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Saint-André-de-Lancize, 48240, France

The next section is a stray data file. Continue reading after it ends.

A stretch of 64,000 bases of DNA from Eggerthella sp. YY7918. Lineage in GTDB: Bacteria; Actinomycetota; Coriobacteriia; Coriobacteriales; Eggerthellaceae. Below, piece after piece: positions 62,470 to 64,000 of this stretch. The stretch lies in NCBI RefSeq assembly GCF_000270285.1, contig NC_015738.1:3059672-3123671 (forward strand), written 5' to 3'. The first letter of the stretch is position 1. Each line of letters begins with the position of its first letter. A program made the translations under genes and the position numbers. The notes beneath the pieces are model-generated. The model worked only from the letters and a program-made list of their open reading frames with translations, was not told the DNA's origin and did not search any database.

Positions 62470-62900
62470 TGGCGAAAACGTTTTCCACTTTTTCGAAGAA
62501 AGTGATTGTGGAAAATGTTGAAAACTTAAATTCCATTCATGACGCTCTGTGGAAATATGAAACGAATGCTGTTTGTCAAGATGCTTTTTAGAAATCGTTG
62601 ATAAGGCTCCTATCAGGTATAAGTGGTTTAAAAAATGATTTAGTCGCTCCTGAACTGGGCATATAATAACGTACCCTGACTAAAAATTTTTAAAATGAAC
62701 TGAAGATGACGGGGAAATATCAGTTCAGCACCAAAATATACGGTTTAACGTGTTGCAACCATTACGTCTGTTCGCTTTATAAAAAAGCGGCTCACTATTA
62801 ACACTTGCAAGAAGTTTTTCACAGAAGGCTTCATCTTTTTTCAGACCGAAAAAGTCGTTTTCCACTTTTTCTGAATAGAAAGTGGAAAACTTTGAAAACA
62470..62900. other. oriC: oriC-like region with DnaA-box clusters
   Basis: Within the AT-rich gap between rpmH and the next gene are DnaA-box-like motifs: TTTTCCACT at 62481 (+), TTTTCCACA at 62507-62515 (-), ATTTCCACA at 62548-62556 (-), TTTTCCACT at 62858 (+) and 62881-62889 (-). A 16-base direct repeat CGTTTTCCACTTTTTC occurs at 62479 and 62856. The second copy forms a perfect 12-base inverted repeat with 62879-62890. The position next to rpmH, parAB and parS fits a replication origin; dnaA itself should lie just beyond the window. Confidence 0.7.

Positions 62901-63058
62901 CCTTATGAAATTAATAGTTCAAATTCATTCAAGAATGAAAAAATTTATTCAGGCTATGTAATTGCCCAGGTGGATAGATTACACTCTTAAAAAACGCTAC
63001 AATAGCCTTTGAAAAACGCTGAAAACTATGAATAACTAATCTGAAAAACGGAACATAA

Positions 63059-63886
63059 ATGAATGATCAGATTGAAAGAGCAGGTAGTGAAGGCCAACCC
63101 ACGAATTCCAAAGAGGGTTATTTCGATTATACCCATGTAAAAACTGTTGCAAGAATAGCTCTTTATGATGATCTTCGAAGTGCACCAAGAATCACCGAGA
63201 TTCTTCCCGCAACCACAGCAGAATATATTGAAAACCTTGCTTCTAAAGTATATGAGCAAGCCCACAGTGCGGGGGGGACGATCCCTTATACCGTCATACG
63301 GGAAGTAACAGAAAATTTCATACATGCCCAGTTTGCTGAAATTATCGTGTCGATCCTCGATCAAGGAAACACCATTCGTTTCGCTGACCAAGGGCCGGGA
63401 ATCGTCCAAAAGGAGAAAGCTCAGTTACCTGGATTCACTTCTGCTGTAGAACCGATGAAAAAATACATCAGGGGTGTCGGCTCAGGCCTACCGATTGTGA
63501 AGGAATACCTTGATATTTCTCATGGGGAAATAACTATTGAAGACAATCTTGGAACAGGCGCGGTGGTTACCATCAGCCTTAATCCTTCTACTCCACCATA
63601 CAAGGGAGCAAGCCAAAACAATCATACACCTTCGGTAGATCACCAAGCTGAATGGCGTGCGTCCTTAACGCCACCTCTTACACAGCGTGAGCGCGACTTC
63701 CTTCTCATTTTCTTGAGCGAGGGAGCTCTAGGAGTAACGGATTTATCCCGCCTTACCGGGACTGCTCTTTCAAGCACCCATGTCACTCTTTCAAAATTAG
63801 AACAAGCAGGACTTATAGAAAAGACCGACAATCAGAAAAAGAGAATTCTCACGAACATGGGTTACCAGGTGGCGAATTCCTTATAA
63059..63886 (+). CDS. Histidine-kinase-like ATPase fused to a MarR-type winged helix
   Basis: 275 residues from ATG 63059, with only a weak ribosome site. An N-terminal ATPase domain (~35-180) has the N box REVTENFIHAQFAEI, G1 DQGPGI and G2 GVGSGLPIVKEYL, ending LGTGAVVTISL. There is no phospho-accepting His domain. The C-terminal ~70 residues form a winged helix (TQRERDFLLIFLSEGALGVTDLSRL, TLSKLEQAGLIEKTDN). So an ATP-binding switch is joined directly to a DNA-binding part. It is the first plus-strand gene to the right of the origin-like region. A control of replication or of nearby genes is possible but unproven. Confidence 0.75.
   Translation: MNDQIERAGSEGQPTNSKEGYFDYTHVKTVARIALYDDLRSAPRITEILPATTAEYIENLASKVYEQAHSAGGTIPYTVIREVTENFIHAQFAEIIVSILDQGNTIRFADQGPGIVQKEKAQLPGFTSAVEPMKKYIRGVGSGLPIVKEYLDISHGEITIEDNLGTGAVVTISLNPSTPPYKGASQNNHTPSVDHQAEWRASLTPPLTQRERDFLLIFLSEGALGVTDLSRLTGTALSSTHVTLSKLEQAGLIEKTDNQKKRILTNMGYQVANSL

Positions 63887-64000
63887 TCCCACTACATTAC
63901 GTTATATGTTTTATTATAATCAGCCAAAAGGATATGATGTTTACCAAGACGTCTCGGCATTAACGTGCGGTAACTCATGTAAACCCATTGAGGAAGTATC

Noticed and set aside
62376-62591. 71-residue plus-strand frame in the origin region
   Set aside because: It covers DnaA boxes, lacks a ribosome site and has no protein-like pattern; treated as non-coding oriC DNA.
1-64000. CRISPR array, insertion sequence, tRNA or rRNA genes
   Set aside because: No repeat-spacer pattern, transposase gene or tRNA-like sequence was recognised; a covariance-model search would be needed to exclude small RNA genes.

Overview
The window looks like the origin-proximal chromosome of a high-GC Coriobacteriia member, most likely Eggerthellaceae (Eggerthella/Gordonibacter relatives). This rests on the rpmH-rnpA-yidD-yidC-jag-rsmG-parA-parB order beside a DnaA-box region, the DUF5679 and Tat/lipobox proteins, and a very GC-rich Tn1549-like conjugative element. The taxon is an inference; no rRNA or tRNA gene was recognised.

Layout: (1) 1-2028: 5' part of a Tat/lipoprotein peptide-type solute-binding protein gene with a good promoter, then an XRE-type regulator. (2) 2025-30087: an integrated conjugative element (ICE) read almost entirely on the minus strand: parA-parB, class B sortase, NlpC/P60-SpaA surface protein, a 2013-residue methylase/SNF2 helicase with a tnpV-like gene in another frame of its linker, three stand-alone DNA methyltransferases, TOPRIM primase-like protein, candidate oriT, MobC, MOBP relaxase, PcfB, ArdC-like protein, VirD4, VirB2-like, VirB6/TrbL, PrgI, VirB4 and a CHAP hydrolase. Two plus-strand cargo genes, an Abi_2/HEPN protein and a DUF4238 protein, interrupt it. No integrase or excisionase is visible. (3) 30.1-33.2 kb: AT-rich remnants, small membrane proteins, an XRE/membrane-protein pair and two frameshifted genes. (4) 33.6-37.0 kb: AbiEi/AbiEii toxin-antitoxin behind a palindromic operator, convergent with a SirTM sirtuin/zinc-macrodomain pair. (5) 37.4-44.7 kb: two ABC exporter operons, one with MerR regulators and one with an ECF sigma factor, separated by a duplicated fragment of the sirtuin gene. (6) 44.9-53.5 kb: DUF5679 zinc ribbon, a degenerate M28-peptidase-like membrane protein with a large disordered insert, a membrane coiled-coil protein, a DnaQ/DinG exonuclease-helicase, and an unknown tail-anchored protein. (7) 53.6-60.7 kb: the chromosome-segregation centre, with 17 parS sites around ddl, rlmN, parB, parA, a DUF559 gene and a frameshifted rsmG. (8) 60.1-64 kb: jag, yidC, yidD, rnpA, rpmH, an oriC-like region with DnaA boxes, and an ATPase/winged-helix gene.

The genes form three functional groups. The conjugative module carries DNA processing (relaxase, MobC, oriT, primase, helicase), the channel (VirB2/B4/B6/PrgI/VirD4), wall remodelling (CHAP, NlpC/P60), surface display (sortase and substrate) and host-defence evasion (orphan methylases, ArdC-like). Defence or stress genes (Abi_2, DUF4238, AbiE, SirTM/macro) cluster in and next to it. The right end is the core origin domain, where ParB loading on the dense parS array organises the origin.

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Description Saint-André-de-Lancize is a commune in the Lozère department in southern France.HistoryHistory of the commune is mainly marked by the Camisards revolt, which started on July 22, 1702, in Vieljouves, a hamlet located above the village of Le Rouve. On the same evening, upon invitation by Salomon and David Couderc, two brothers living in Le Rouve, a group gathered around the woolcomber Abraham Mazel, a "prophet", who received a "divine" inspiration giving him the instruction to deliver huguenots made prisoners and tortured by François Langlade, the abbé of Chayla at Pont-de-Montvert. The following Sunday was devoted to mobilize people who were volunteers to release prisoners. On July 24, fifty men, armed with some guns, axes and scythes, gathered on top of Bougès mountain, at a site named "Les treis Faus" or "Les trois fayards" (meaning "Three beeches" in Occitan and French language, respectively). On the same evening, around 10 AM, they entered Pont-de-Montvert while singing a psalm. They asked, as their only claim, to liberate prisoners. Upon refusal, they liberated them by force, in the course of a violent fight where François Langlade died. So went the Camisards war, also called war of the Cévennes, which later on extended to the whole Cévennes area, and lasted two years.